Bruce Feldman of CBSSports.com likens the defensive end to a 'PlayStation football creation'.
This is because he has a 6'8", 280 lbs frame mixed with the athleticism of a much smaller man.
Hunt is from Estonia and moved to the U.S in 2007 in order to train with SMU track and field coach Dave Wollman.
2007 was the first time Hunt had ever played the sport and he showed up well in tryouts.
Hunt was a talented track star: He won both European and World Junior championships for both the shot put and discus.
Now focusing solely on football, Wollman predicts that Hunt will be able to run a 4.6 40-yard dash and rep 225 lbs 45 times at next year's NFL combine.
Although only having five years' experience, Hunt can still make a big impact: he has blocked 14 kicks so far in his collegiate career with SMU.
Hunt should have a big senior year, and I'm sure he will use his near seven-foot wingspan to take down opposing quarterbacks.
I was lucky enough to get an interview with the man himself and I hope you enjoy:
CL: Does your experience in events like the hammer throw, shot put and discus help your performances with SMU?
MH: I would say it does, I always had a good biomechanical understanding of the throwing events and I had to take that knowledge and apply it to football when I was learning and that helped me. The biggest thing was to learn the game itself.
CL: What are the main things that you are looking to improve upon during this offseason?
MH: I'm working a little on explosiveness and power, but conditioning and being able to be on the field the whole game and go fast every play is my main focus.
CL: How are you able to block so many kicks?
MH: We have good schemes, but the main help comes from my teammates who create the gap where I penetrate. None of that would be useful if you aren't fast enough off the football, though, so we work on reaction drills every practice, and during the game it becomes second nature.
CL: You have great height, in what ways do you think this impacts on your performance?
MH: It makes me more exposed to blockers if I don't stay low, but at the same time, If I stay low and use my leverage, it will give me a huge advantage.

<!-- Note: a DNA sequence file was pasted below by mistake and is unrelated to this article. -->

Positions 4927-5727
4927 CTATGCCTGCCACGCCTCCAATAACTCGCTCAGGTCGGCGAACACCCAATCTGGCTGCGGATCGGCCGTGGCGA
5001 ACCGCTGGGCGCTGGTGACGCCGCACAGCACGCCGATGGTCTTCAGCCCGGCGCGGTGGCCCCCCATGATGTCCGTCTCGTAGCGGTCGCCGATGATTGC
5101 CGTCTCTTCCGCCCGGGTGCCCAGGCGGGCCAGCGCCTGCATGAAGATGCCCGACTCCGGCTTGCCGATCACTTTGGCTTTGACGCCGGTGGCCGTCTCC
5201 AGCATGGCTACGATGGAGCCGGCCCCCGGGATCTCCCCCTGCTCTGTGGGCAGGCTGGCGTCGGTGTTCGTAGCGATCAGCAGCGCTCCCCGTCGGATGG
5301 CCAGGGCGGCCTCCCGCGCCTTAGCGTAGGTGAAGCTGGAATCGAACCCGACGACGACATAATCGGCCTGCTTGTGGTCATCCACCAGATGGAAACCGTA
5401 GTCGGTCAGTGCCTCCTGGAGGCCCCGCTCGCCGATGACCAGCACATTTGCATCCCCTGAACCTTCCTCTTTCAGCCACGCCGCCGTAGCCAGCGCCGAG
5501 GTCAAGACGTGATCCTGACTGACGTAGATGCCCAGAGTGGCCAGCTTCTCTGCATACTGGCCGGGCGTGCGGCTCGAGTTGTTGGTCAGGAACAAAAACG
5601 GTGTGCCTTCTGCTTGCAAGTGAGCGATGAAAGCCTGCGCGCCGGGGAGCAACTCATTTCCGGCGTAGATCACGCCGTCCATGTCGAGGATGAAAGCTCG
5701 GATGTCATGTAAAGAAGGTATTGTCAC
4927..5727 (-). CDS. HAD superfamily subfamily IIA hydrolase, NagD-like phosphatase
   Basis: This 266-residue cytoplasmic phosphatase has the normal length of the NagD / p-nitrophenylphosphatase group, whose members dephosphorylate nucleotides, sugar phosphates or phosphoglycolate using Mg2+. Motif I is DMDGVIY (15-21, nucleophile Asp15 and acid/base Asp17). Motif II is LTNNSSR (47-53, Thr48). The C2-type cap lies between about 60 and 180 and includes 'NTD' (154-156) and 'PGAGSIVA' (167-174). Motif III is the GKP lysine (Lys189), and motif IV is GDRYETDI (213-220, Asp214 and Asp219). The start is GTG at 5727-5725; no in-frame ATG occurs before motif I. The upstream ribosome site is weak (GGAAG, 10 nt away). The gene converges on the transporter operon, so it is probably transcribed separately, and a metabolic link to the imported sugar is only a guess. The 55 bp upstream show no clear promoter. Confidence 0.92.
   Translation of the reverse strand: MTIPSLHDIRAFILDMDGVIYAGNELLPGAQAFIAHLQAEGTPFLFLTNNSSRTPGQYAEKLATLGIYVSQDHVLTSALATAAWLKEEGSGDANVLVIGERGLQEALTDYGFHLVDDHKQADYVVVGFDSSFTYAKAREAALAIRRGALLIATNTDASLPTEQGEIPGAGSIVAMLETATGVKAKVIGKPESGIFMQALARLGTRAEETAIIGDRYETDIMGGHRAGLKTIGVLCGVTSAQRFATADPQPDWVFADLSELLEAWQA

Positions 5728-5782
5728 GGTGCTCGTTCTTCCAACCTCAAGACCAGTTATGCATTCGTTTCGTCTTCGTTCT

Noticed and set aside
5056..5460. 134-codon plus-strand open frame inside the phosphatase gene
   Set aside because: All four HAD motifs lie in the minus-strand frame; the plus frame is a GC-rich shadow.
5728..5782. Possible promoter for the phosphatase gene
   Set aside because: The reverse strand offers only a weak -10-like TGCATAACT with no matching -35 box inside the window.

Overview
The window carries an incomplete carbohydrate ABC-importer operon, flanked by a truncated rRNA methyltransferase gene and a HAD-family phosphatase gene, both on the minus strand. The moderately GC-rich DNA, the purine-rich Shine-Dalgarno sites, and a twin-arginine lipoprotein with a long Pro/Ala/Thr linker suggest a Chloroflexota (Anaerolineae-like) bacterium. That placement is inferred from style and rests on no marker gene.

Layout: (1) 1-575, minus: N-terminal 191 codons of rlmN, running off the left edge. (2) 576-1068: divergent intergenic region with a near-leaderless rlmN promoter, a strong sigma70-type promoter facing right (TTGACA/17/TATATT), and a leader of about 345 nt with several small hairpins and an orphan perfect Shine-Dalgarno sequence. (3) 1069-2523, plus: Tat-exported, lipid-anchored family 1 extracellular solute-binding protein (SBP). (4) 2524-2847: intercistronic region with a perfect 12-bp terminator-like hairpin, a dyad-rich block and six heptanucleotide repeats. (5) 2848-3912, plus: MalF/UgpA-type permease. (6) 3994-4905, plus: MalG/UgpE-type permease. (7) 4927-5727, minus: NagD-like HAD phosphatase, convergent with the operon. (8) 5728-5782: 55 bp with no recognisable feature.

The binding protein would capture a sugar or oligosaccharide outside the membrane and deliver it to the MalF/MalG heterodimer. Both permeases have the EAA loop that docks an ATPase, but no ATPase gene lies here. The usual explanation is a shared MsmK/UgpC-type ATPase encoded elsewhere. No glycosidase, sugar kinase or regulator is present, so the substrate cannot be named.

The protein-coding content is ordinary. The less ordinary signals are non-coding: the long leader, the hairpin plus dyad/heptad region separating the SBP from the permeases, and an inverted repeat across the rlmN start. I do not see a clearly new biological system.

CL: Do you see yourself as a future 3-4 or 4-3 defensive end at the NFL level?
MH: I don't know. The only system I know is the 3-4, but I will play whatever they throw at me. Some of our packages include some 4-3 looks, and it's fun to move around during a game and try different things.
CL: By the end of your senior season, which round do you hope to be drafted in?
MH: I would hope to be drafted as early as possible, but we'll just have to wait and see. The only thing I can control right now is my attitude towards practice and it has been really good so far.
CL: Do you think that you could run a 4.6 40-yard dash and set NFL combine bench press records like Dave Wollman predicted?
MH: Running a 4.6 would definitely be possible, I just need some work and practice. I ran a 4.7 while sick and really tired. The combine bench press record would be a totally different challenge, to do reps that high, we need to work on it all the time and find a perfect rhythm to last for 50 reps.
CL: Is American Football growing in Estonia because of you?
MH: I sure hope it is. Sometimes I do get emails from my fellow Estonians who have been watching the games and mentioning that they are really interested in this game. I think we would have some great talent in Estonia to have a great team. We do have a team, but those guys are just doing it for their own fun and they have a great passion for the game.
CL: What made you decide to focus on football rather than track?
MH: I had a left shoulder injury in February of 2011, and that took away a full year of throwing, so I focused on football that year. Also, we already have three world class discus throwers in Estonia and it would be difficult for me to try and make a huge comeback this year, and last season was great for me. That's why I decided to focus on football.
CL: Due to you being relatively new to the sport, which hurdles have been the hardest to overcome?
MH: Getting used to the pace of the game and learning the game itself. When you watch enough film on your opponent and learn them, then the game will be a lot easier and you have some idea of what to expect on certain situations.
CL: What has your best game in your career so far?
MH: I would say the bowl game against Pittsburgh, because that game I was really able to let myself loose and have fun. But I have one more season left, so I hope that my best games are still ahead.
CL: Which NFL players do you admire most and why?
MH: DeMarcus Ware and Mario Williams because they are both big guys and know how to get to the quarterback fast.
CL: Which NFL team are you a fan of?
MH: I don't really have a specific favourite, whenever I watch the games I simply focus on what the defensive players are doing and try to learn from that.
CL: What are some of the qualities a defensive end needs that may not be apparent to the casual fan?
MH: I would think that they need to be students of the game. They are the front that has to work together and communicate amongst themselves to know what's going on and what the other guys on the defensive line are doing,.
CL: What are your expectations for the upcoming season?
MH: Our team is looking good and I will push the guys to get even better, because I know that this season we can really let it loose and win some major games. It's all about fundamentals and mastering them and being more physical than the other team. I expect us to win our conference and have a great season!
I'd like to say thanks to Margus for doing this interview and to Brad Sutton for arranging it. I wish Margus the best of luck for the upcoming season.